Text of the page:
Wilkie Collins, a nineteenth century British author, wrote The Moonstone, which some consider to be one of the earliest examples of the English detective novel. I consider it to be excellent reading, myself, particularly because of Collins' skill in using first person narration throughout the novel in such a way that we learn far more about the character/narrator than these narrators realize they are telling us.
One such narrator is Miss Clack. A member of a tiny, very strict Protestant sect, of a sort which dotted the Victorian landscape, Miss Clack is as sure of her own virtues as she is of everyone else's vices; she is equally sure that her tendency to interfere in the lives of her friends and neighbors is motivated only by her deep and loving concern for their eternal destiny, as she knows for a fact that most of the so-called Christians around her are on a one-way trip to hell. If they are not condemned to eternal fire for the vanity to be found lurking among the brushes and combs on their dressing tables, they will find themselves there for reading books other than the volumes of sermons on Miss Clack's list of improving reading; such amusements as parties or other frivolity is certainly a sign of one's predestination for perdition (except, of course, for those parties Miss Clack chooses to attend in the hopes of being able to scatter her tracts around the house for the inhabitants to find whenever the danger of the cigar-box or candy dish threatens to cause their immortal souls to perish). Miss Clack even hands out pamphlets to other people's servants (she is too poor to have any of her own, of course) which instruct them that placing a ribbon on their caps, or a flounce of lace at the ends of their aprons, is a clear indication to all the world that they are loose, abandoned women, on the verge of finding themselves ruined both for this life and the next.
When we read what Miss Clack writes, though, we see between the lines and find ourselves reading her true character. Her "concern" for her wealthier relatives is based significantly on her dissatisfaction with her lesser financial status; she has a habit of dropping by with her religious materials and advice right at mealtimes, and of feeling slighted if she isn't asked to stay. She sees the villain of the story as good even when his perfidy is made clear, because his own religious hypocrisy coincides so well with hers, and because he is somewhat more likely to flatter her than anyone else is, though it is clear to everyone but Miss Clack that he is using her. She is jealous, spiteful, pushy, gossiping, greedy and vain, though she spends most of her time accusing everyone else around her of being those things, and seeing herself as a persecuted Christian martyr.
Though Miss Clack is an extremely enjoyable character in fiction, she's a rather difficult sort to encounter in real life. Fortunately, most of us never will run across someone like this--Miss Clack is, perhaps, more caricature than character. Still, we may, every now and then, find ourselves in the position of being "ministered to" by someone who, like Miss Clack, thinks they have a duty to be "Christian" to us.
The "Christian" is in quotes because obviously we should all seek to be Christlike to each other in our daily encounters. But there's a difference between trying to act like true Christians, and making it obvious to someone else that we are "offering up" our dealings with them. Pinning a smile firmly to our faces, going out of our way to make contact with them, pretending to seek their advice in order to flatter them and give ourselves an opening to become a "missionary" friend--all of these are more Clacklike than Christlike, I'm afraid. Beneath this approach are two things: pride in ourselves, that we know so much better than this other person does, and an objectification of the other, turning them from a real human being with thoughts and feelings of their own into a prize to be won.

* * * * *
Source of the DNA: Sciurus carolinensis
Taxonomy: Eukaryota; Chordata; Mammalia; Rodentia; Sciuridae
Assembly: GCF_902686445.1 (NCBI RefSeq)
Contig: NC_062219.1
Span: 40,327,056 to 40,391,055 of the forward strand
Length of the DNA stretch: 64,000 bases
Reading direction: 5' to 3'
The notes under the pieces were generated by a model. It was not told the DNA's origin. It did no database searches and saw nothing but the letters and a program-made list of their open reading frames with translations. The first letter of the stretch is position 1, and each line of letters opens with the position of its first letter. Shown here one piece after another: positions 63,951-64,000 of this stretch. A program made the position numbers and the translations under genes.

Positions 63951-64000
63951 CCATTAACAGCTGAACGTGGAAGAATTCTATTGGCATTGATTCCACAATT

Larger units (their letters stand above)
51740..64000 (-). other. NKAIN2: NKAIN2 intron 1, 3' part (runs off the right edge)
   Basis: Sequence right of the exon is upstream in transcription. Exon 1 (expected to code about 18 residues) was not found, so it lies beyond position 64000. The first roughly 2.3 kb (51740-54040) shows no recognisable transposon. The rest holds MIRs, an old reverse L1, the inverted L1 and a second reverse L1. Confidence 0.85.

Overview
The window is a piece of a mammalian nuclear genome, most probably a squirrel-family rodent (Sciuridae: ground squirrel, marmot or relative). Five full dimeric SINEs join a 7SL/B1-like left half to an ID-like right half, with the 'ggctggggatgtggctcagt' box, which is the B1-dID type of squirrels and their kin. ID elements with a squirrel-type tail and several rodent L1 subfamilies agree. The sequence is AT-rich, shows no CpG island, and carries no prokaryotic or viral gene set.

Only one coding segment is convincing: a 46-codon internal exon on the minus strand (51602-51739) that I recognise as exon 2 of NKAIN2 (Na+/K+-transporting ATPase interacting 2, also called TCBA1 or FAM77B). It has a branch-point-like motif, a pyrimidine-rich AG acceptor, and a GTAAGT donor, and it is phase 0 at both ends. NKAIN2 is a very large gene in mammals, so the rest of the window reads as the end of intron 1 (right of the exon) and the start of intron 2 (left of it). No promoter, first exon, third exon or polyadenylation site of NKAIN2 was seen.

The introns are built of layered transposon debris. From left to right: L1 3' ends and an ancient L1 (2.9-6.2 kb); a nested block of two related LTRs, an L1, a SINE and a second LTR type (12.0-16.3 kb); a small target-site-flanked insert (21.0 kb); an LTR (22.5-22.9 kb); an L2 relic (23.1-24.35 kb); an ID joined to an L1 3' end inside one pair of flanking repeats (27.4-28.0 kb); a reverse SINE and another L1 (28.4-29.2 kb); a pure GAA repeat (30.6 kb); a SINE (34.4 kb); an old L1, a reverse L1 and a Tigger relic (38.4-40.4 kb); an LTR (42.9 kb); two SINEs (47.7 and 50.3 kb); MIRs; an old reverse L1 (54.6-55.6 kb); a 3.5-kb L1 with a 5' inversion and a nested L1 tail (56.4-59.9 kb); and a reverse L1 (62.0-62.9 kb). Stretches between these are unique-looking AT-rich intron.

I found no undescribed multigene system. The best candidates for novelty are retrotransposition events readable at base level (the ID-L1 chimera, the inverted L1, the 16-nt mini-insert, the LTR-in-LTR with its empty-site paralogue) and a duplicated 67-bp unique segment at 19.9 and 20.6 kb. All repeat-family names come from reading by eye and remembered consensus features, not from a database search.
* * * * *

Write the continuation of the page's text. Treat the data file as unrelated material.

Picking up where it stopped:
It's one thing if we're called upon to be truthful witnesses to relatives or friends who actually are living outside the realm of Christian morality. But what characterizes a Miss Clack, besides the hugely disingenuous approach, is that they are the sort of person who thinks that we're sinning if we don't use the same sort of oven cleaner they do, or equally trivial, nonessential things; and they combine their capacity to care deeply about trivia with their equally large capacity to endure whatever variations of "No, thanks, I'm not interested," you may employ as if they were the blows of martyrdom.
What do you do if a Miss Clack shows up in your life? How do you handle the sort of person who won't be happy until you agree to do everything he or she does, to the point of dressing in matching outfits? How do you put up with being "offered up" by a person who sees himself or herself as brave and noble for putting up with you?
Whatever you do, don't fall for the temptation to let the Miss Clacks in your life see that you are the one offering up your encounters with them. This will lead to the sort of escalation that can only end in tears.
I recommend keeping your eyes wide open to what's really going on under the surface, so you won't naively agree to things you'd rather not do. Be firm in saying "no," but be as patient and prepared to repeat the message as you would be with a small child. Try to avoid too much contact, if you can, but be as charitable as you can be when you can't avoid seeing the other person.
And whatever you do, don't sign anything.